In responding to concerns about the creation of a Big Brother database for tracking innocent Americans, Megna said the system will not alter the FBI’s authorities or the way it conducts business. “This doesn’t change or create any new exchanges of data,” he said. “It only provides [law enforcement] with a new service to determine what photos are of interest to them.”

In 2008, the FBI released a privacy impact assessment summarizing its appraisal of controls in place to ensure compliance with federal privacy regulations. Megna said that, during meetings with the CJIS Advisory Policy Board and the National Crime Prevention and Privacy Compact Council, “we haven’t gotten a whole lot of pushback on the photo capability.”

The FBI has an elaborate system of checks and balances to guard fingerprints, palm prints, mug shots and all manner of criminal history data, he said.

“This is not something where we want to collect a bunch of surveillance film” and enter it in the system, Megna said. “That would be useless to us. It would be useless to our users.”
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FBI ‘Stingray’ Phone Tracker Stokes Constitutional Crisis

By JENNIFER VALENTINO-DEVRIES

For more than a year, federal authorities pursued a man they called simply “the Hacker.” Only after using a little known cellphone-tracking device—a stingray—were they able to zero in on a California home and make the arrest.

Stingrays are designed to locate a mobile phone even when it’s not being used to make a call. The Federal Bureau of Investigation considers the devices to be so critical that it has a policy of deleting the data gathered in their use, mainly to keep suspects in the dark about their capabilities, an FBI official told The Wall Street Journal in response to inquiries.

A stingray’s role in nabbing the alleged “Hacker”—Daniel David Rigmaiden—is shaping up as a possible test of the legal standards for using these devices in investigations. The FBI says it obtains appropriate court approval to use the device.

Stingrays are one of several new technologies used by law enforcement to track people’s locations, often without a search warrant. These techniques are driving a constitutional debate about whether the Fourth Amendment, which prohibits unreasonable searches and seizures, but which was written before the digital age, is keeping pace with the times.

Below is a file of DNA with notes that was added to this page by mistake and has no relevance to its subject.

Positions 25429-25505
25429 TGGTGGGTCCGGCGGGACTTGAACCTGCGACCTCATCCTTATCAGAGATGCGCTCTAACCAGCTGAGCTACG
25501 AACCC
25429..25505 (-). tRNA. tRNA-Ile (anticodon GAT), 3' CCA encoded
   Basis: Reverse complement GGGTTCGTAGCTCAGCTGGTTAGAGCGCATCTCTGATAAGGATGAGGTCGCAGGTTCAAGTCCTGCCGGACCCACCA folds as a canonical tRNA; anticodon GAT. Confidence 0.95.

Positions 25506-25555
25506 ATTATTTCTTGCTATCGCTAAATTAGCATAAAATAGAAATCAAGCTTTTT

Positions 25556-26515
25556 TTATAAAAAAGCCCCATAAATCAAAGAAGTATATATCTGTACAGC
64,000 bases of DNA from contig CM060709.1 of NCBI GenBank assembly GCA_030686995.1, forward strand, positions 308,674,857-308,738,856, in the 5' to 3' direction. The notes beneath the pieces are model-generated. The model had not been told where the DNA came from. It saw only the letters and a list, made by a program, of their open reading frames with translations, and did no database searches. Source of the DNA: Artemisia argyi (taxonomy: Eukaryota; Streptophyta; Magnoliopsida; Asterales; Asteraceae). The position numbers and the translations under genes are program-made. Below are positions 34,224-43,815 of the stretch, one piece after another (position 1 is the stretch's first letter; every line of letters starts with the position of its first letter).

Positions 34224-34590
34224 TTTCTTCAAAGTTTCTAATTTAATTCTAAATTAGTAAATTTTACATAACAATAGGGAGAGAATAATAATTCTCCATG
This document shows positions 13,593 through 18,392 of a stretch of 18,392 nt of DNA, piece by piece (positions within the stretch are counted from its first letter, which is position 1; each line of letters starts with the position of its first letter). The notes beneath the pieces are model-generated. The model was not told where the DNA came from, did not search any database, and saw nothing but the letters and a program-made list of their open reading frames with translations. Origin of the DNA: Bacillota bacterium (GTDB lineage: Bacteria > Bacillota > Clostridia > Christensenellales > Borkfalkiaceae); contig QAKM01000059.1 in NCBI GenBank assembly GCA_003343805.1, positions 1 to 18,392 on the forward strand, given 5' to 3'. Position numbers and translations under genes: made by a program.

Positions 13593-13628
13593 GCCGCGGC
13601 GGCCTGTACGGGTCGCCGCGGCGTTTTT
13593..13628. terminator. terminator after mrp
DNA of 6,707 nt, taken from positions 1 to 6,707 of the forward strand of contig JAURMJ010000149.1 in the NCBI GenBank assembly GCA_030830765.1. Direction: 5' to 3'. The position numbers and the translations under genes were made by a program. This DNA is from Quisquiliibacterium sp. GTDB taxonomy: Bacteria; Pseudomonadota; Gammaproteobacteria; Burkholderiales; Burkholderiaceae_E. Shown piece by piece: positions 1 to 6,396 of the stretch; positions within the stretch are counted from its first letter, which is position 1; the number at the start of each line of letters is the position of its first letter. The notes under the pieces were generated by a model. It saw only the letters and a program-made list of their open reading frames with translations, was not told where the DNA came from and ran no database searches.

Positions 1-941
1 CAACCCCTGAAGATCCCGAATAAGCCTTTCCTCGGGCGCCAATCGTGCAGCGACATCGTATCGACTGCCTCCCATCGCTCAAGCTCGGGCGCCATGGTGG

On Nov. 8, the Supreme Court will hear arguments over whether or not police need a warrant before secretly installing a GPS device on a suspect’s car and tracking him for an extended period. In both the Senate and House, new bills would require a warrant before tracking a cellphone’s location.

And on Thursday in U.S. District Court of Arizona, Judge David G. Campbell is set to hear a request by Mr. Rigmaiden, who is facing fraud charges, to have information about the government’s secret techniques disclosed to him so he can use it in his defense. Mr. Rigmaiden maintains his innocence and says that using stingrays to locate devices in homes without a valid warrant “disregards the United States Constitution” and is illegal.

His argument has caught the judge’s attention. In a February hearing, according to a transcript, Judge Campbell asked the prosecutor, “Were there warrants obtained in connection with the use of this device?”

The prosecutor, Frederick A. Battista, said the government obtained a “court order that satisfied [the] language” in the federal law on warrants. The judge then asked how an order or warrant could have been obtained without telling the judge what technology was being used. Mr. Battista said: “It was a standard practice, your honor.”

Judge Campbell responded that it “can be litigated whether those orders were appropriate.”

On Thursday the government will argue it should be able to withhold details about the tool used to locate Mr. Rigmaiden, according to documents filed by the prosecution. In a statement to the Journal, Sherry Sabol, Chief of the Science & Technology Office for the FBI’s Office of General Counsel, says that information about stingrays and related technology is “considered Law Enforcement Sensitive, since its public release could harm law enforcement efforts by compromising future use of the equipment.”